GGG talked a good game about fighting in the “Mexican style”, but when it came to the fights, he didn’t fight that way against Canelo. Golovkin clearly was worried about getting countered by Canelo on the inside, which is why he stayed at a distance throwing jabs and single punches. In the second fight, it was Canelo who surprised the boxing world by coming forward to attack Golovkin. Beterbiev is a different story. He’s not afraid to fight on the inside, and better than Canelo in close. There’s no question. Beterbiev is able to generate huge power with his short punches at close range.

It’s unclear how Beterbiev can get so much power on his shots at such short range. He shouldn’t be able to, but he can. Beterbiev being a lethal inside fighter, and having no fear of attacking his opponents, it would mean that Canelo would be forced into a war with him right away. It wouldn’t wait until the second half of the contest like with his matches against GGG. Beterbiev would go after Canelo, and ignore his head movement, and work his midsection over. It would likely end with Canelo laid out on the canvas from a body shot knockout.

Beterbiev a tough dude to deal with says Ward

“Good fight. Hats off for both fighters in taking the risk, because they don’t want that type of tough fight, even for the winner,” said Ward about Beterbiev facing Gvozdyk. “That’s kind of how I thought the fight was going to go. I’ve seen Gvozdyk during certain moments during fights and not respond when he’s attacked. He responded tonight until he couldn’t respond. Hats off to Beterbiev. He’s a physical dude. A lot of punching power, but just physically strong. He’s a tough dude to deal with at 175,” said Ward.

Gvozdyk (17-1, 14 KOs) fought hard, but he started breaking down in round 9 when Beterbiev focused his attention to throwing body shots. Before that round, Beterbiev was throwing more head shots than body shots. He switched it up in the 9th and went downstairs with repeatedly shots to Gvozdyk’s midsection. The shots rendered Gvozdyk nearly nearly defenseless in the closing seconds of the round.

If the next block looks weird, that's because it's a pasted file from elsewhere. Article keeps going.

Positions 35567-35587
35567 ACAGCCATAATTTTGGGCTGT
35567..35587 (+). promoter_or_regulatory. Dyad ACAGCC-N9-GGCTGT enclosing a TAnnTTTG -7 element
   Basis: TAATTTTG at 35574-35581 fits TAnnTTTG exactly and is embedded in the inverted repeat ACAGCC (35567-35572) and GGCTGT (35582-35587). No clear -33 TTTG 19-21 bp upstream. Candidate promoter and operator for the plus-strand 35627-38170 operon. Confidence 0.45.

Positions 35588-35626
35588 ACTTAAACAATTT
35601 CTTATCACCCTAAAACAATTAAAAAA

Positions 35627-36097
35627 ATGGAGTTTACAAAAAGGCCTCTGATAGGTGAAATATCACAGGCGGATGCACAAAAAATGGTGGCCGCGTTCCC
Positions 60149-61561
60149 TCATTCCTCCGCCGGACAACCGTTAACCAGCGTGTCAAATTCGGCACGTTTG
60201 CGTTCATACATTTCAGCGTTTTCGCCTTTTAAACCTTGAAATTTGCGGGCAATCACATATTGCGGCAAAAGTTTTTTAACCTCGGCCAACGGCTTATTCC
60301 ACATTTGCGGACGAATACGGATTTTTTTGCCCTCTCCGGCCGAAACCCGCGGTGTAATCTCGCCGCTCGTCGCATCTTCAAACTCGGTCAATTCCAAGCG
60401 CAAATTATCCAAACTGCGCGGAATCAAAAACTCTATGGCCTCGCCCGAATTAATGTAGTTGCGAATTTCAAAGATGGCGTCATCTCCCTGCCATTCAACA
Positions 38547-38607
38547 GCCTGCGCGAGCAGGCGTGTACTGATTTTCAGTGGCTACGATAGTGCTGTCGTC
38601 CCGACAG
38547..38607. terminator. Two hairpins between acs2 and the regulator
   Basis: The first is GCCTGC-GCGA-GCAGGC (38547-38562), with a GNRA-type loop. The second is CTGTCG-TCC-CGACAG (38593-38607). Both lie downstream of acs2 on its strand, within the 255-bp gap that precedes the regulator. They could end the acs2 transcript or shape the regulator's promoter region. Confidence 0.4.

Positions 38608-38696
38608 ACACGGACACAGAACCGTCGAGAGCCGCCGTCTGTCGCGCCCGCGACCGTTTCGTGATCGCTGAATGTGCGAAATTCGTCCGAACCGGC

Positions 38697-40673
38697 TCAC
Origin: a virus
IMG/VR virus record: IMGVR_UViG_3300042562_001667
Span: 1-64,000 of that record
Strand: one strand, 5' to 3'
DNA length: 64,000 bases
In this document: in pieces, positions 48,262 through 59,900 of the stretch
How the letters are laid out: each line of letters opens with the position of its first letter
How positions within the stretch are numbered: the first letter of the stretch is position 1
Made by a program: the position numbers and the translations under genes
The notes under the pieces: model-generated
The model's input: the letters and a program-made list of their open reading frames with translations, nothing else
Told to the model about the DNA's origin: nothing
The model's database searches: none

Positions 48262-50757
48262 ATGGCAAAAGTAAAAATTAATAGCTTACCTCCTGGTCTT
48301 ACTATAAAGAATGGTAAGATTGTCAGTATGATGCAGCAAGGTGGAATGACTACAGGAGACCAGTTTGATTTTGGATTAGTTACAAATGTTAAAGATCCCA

Gvozdyk called a timeout after one of the body shots. That was shocking to see, and even more shocking that the referee Gary Rosato gave it to him. The referee was having a bad night at the office. He blew a call in the 1st round in initially giving Beterbiev credit for a knockdown on was a slip by Gvozdyk. Although the referee waived off the knockdown after the round was over, it was still bad that he blew the call.

Ward not interested in coming out of retirement

“My daddy was thinking about me having a life after being, and that’s why he put me with a coach that taught me how to hit and not get hit,” said Ward. “So that I could still talk to you when my career is over. I’m chilling, man. I’m enjoying being behind the mic. I’m thankful for what I did,” said Ward.

It’s got to be hard for Ward to continually say no to the boxing media, and the fans when they ask him if he wants to come back to the sport. He would likely make more money from a single fight against someone like Anthony Joshua than he’s made his entire career. For Ward not to want to return to the ring, it’s got to be tough. For the average person breaking their back in jobs that don’t pay a lot, it’s hard for them to relate to Ward not wanting to take a risk in order to make huge money. All the money Ward could make, he would live well.